Friday, July 10, 2020

The Florida Project - Sermon for Week ending July 11, 2020


Our reading for this week is from “Homeless Children Living on the Highway to Disney World.”

12-year-old Melissa was always on the move, wondering in and out of people’s rooms and climbing the trees by the parking lot. She moved into the hotel two years ago with her dad and her brother. There room is one of thousands on Highway 192, one of the main arteries leading to the throbbing heart of Central Florida economy that is Disney world. Her dad had lost his job in a wine shop and couldn’t afford the $1200 to put down a security deposit for an apartment. He said he moved into the hotel thinking it would just be a quick fix, which is how a long term stay usually begins. He applied to 167 restaurants and heard back from only one, but he didn’t get the job. Melissa said she has her whole life planned out. She wants to go to college, then live on a farm with her dad and lots of animals. But two years later, she is still living in the hotel, this time with her mom and her brother, and because they couldn’t pay even that rent, they live on the floor of one of their neighbor’s rooms.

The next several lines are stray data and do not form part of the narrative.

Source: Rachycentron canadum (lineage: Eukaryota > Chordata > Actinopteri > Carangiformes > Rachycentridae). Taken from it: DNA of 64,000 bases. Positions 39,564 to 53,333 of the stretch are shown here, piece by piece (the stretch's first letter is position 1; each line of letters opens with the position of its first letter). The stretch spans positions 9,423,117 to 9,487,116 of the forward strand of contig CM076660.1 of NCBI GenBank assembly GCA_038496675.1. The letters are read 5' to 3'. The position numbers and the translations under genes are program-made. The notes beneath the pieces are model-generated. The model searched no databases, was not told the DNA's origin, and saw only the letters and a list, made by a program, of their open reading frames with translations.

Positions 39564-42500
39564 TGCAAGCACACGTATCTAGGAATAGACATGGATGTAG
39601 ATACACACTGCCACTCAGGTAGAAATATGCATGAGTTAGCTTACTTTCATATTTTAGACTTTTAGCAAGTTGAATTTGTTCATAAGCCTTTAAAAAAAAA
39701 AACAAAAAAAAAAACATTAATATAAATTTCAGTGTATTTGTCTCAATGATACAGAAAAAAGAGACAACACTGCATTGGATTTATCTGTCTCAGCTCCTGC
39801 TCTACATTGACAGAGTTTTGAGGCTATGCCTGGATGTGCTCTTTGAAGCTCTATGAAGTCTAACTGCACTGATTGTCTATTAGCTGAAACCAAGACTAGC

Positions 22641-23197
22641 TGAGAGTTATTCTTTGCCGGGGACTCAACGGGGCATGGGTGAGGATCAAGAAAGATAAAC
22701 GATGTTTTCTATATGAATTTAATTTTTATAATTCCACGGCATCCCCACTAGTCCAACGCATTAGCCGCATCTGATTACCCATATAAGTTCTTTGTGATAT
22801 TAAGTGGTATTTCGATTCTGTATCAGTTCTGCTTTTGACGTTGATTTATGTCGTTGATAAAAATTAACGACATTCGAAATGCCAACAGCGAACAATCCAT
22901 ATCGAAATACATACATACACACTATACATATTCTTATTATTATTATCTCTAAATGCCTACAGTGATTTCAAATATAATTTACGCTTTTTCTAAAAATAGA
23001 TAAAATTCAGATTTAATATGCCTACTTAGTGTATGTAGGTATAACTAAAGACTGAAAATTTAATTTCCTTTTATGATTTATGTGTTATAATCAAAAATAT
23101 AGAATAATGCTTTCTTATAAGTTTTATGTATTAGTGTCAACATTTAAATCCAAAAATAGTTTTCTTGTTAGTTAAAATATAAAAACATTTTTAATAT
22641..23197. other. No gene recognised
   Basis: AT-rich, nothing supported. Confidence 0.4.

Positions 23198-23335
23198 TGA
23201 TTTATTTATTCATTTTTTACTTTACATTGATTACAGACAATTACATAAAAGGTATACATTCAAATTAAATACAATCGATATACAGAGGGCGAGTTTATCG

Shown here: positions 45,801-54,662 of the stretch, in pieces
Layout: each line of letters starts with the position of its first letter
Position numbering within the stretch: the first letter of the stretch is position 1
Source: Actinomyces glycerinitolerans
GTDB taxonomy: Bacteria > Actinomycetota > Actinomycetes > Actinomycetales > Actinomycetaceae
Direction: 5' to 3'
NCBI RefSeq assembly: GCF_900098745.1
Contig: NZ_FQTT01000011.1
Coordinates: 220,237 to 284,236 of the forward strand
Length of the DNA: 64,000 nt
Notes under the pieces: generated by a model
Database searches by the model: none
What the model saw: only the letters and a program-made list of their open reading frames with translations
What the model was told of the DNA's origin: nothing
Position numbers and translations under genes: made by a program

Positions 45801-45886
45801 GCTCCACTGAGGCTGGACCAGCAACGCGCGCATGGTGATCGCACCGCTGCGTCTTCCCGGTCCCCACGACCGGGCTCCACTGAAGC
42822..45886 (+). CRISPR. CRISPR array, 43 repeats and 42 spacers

Our movie with a message for this week is The Florida Project, on Netflix, a 2017 independent film that brings into the open some of America’s hidden homeless, who live in what were once budget hotels for tourists in Kissimmee, Florida, in the shadow of Disney World. The title, The Florida Project, was what Walt Disney called Disney World when he was just beginning to make plans for it.The film premiered at the Cannes Film Festival and was critically acclaimed, but was snubbed at the Oscars, except for a nomination for Willem Defoe, because as many critics pointed out, America does not want to see its own abject poverty, especially women and children, who make up a disproportionate share. It was filmed at the hotel it portrays, The Magic Castle, off highway 192, which is surrounded by strip clubs and knock-off souvenir shops. And, except for Defoe, the director hired first time actors for the primary roles, and children who actually lived in the hotel for secondary roles and extras. It tells the story of Halley and her 6-year-old daughter Moonie, as they struggle to make ends meet. When Halley loses her job in a strip club, she is no longer eligible for temporary assistance for needy families. Unskilled, unkempt, and unruly, she is not the type of girl that Disney would hire. No one else will either. She watches one of the other children living in the hotel in exchange for a daily free meal the boy’s mother sneaks from her job in a waffle joint. But Halley doesn’t really watch either of the children. She doesn’t know how to parent Moonie. She is so young, they are more like siblings. All day, the children roam the hotel grounds and stray too far away from home. They beg for money from tourists to buy ice cream. And they engage in dangerous activities, including burning down an abandoned condo when they stuff a pillow in the fire place and light it with a lighter they found. But Halley does love Moonie. And she tries as well as she knows how to make sure she doesn’t go hungry. She buys cheap perfume at the gas station and they try to sell it at the nicer hotels. When no one buys it, they ask for money. When there is no longer enough money to pay the rent, Halley turns to prostitution, locking Moonie in the bathroom with loud music when she has a customer. She is found out, and Child Protective Services comes to remove Moonie. Moonie goes to say goodbye to her friend  who lives in another hotel, and in desperation, they run, down a long road and across the highway. Two 6-year-olds. In the last scene, they have made it into Disney world and are running toward Cinderella’s Castle in the Magic Kingdom.